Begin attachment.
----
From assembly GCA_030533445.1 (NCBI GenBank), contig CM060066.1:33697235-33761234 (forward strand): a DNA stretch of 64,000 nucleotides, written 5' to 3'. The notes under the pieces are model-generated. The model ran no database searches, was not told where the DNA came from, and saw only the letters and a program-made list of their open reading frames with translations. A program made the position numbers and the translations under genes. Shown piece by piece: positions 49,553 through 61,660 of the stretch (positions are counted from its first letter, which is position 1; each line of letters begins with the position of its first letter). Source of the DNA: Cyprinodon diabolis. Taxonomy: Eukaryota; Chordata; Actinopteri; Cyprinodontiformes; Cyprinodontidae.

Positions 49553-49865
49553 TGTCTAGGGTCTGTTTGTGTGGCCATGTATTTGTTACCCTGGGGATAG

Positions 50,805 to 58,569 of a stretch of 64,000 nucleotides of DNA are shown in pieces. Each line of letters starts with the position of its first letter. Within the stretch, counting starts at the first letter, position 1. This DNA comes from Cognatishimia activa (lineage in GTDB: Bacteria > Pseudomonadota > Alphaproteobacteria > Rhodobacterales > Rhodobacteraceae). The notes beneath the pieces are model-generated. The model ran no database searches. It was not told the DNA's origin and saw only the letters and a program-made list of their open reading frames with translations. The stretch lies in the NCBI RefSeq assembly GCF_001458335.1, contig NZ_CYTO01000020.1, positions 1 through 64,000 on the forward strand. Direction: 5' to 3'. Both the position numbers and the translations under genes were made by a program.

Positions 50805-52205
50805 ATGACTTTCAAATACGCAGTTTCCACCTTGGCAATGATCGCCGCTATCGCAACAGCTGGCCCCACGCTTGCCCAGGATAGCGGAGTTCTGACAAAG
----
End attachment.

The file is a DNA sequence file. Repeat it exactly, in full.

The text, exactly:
From assembly GCA_030533445.1 (NCBI GenBank), contig CM060066.1:33697235-33761234 (forward strand): a DNA stretch of 64,000 nucleotides, written 5' to 3'. The notes under the pieces are model-generated. The model ran no database searches, was not told where the DNA came from, and saw only the letters and a program-made list of their open reading frames with translations. A program made the position numbers and the translations under genes. Shown piece by piece: positions 49,553 through 61,660 of the stretch (positions are counted from its first letter, which is position 1; each line of letters begins with the position of its first letter). Source of the DNA: Cyprinodon diabolis. Taxonomy: Eukaryota; Chordata; Actinopteri; Cyprinodontiformes; Cyprinodontidae.

Positions 49553-49865
49553 TGTCTAGGGTCTGTTTGTGTGGCCATGTATTTGTTACCCTGGGGATAG

Positions 50,805 to 58,569 of a stretch of 64,000 nucleotides of DNA are shown in pieces. Each line of letters starts with the position of its first letter. Within the stretch, counting starts at the first letter, position 1. This DNA comes from Cognatishimia activa (lineage in GTDB: Bacteria > Pseudomonadota > Alphaproteobacteria > Rhodobacterales > Rhodobacteraceae). The notes beneath the pieces are model-generated. The model ran no database searches. It was not told the DNA's origin and saw only the letters and a program-made list of their open reading frames with translations. The stretch lies in the NCBI RefSeq assembly GCF_001458335.1, contig NZ_CYTO01000020.1, positions 1 through 64,000 on the forward strand. Direction: 5' to 3'. Both the position numbers and the translations under genes were made by a program.

Positions 50805-52205
50805 ATGACTTTCAAATACGCAGTTTCCACCTTGGCAATGATCGCCGCTATCGCAACAGCTGGCCCCACGCTTGCCCAGGATAGCGGAGTTCTGACAAAG